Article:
In Air Canada’s dream scenario, rising interest rates in the years ahead would create an environment to ease concerns about the airline’s massive pension deficit.
The country’s largest carrier had a pension solvency deficit of $4.2-billion at the start of last year. For every 0.25-percentage-point increase in the discount rate – which determine liabilities on an accounting basis for pensions – Air Canada’s pension solvency deficit would fall $460-million, PI Financial Corp. analyst Chris Murray said in an interview Wednesday. (Air Canada calculates its pension obligation using a discount rate based on corporate bonds rated double-A or better.)
Air Canada’s pension hole would nearly disappear if rates were to rise 2.25 percentage points from the Bank of Canada’s current overnight rate of 1 per cent. But if rates stay the same or even dip, the Montreal-based carrier will find itself in a tough spot years from now. For every 0.25-percentage-point decrease in discount rates, the airline’s pension solvency deficit would rise $587-million, Mr. Murray said.
He made the comments after Ottawa announced on Tuesday that it has granted a reprieve to Air Canada to give it seven years to meet pension funding obligations. Air Canada had originally sought permission to limit its payments to $150-million annually over 10 years. In the deal, the company agreed to pay at least $150-million a year, with an annual average of $200-million spread over seven years.
Air Canada faces long-term challenges to keep its defined-benefit pensions going. The carrier has roughly 26,000 employees supporting more than 30,600 retirees, according to recent corporate figures.
In 2009, Air Canada had a close call with hitting the financial gutter, but it secured an arrangement with its labour unions and Ottawa for a 21-month moratorium on past service contributions. The company paid $150-million in 2011, $175-million in 2012 and will be on the hook for $225-million in such payments this year.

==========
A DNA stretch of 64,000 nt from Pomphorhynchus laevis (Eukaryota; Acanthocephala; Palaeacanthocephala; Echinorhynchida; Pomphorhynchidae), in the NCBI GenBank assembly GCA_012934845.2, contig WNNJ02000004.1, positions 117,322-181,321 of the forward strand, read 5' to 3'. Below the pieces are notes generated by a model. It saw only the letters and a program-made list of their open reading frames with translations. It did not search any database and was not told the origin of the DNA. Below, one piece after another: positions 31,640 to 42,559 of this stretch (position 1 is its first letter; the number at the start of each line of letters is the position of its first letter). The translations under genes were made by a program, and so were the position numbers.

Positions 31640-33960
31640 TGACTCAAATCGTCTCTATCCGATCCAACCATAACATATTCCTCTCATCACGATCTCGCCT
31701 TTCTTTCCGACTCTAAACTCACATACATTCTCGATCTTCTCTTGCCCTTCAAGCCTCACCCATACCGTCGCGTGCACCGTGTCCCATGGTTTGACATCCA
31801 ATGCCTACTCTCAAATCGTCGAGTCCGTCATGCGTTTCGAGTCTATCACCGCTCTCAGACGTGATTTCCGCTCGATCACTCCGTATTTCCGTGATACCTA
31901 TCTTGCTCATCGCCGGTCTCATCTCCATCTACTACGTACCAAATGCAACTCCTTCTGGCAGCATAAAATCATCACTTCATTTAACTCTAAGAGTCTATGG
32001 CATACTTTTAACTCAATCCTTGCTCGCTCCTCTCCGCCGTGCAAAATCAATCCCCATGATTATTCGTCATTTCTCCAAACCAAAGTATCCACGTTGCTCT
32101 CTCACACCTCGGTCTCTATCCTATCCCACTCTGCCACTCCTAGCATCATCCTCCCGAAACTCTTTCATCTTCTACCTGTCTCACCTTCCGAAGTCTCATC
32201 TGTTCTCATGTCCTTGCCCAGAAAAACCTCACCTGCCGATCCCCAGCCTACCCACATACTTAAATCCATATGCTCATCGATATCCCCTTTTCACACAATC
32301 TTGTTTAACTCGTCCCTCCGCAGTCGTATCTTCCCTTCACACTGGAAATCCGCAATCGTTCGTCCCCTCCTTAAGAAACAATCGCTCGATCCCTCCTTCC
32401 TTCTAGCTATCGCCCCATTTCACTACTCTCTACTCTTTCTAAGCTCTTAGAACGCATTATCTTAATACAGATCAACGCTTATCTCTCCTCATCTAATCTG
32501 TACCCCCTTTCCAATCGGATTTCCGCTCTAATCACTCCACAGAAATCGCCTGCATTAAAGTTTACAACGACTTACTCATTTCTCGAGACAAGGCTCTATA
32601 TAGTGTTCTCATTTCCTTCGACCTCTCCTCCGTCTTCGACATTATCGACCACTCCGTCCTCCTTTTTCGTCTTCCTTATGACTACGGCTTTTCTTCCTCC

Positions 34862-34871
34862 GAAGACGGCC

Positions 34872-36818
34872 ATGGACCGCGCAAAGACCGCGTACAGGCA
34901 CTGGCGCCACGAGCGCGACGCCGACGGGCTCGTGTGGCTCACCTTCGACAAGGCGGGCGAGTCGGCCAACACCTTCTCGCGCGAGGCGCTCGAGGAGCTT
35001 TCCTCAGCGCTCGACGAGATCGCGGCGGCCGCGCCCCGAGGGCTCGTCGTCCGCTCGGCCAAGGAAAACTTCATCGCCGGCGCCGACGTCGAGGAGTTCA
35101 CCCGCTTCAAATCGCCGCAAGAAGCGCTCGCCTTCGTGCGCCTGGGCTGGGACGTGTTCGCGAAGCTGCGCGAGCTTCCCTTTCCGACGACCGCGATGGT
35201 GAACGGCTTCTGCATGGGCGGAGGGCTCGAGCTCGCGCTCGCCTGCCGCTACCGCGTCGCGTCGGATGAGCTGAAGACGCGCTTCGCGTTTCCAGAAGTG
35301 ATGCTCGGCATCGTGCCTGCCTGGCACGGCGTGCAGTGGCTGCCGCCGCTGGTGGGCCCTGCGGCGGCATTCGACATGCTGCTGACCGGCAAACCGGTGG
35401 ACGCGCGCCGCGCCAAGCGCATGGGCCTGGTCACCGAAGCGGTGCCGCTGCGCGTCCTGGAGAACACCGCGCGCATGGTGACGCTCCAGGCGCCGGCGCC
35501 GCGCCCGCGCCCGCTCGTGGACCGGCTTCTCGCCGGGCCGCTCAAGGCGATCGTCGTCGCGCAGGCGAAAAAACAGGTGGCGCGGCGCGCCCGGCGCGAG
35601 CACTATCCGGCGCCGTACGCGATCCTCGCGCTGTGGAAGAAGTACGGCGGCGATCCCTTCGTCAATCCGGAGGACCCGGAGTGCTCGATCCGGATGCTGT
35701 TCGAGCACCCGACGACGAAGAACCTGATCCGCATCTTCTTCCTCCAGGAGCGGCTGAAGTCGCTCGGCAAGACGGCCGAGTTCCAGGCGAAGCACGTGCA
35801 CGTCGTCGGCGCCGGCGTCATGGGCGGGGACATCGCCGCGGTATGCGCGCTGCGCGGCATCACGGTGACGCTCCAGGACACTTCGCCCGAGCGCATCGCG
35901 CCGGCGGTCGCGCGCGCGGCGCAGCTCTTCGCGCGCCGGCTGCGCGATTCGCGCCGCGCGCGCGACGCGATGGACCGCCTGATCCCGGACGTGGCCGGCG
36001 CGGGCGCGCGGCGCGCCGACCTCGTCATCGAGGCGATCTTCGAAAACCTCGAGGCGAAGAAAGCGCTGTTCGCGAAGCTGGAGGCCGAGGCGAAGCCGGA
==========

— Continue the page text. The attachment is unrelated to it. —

Mr. Murray said the airline has obtained a measure of certainty over its cash flow during an important phase, given that plane orders are due to arrive over the next several years for new Boeing 787 Dreamliners. It would have been crippling to force Air Canada to somehow come up with huge annual cheques of $840-million over a five-year period to whittle down its $4.2-billion solvency deficit, as calculated on Jan. 1, 2012, he said.
National Bank Financial analyst Cameron Doerksen described Ottawa’s decision as “not quite as positive as hoped.”
RBC Dominion Securities Inc. analyst Walter Spracklin said current low interest rates have hampered the carrier’s balance sheet, but a rise in rates over the next seven years would reduce or even eliminate the pension woes. “The funding cap allows Air Canada the ability to invest in new growth opportunities, including a fleet replacement plan with 37 Boeing 787s, which is set to further improve profitability and operating cash flows,” Mr. Spracklin said in a research note.
Rival WestJet Airlines Ltd. does not have a pension plan, but many of its employees do participate in incentive programs, including one that rewards them with the Calgary-based company’s shares if workers buy stock.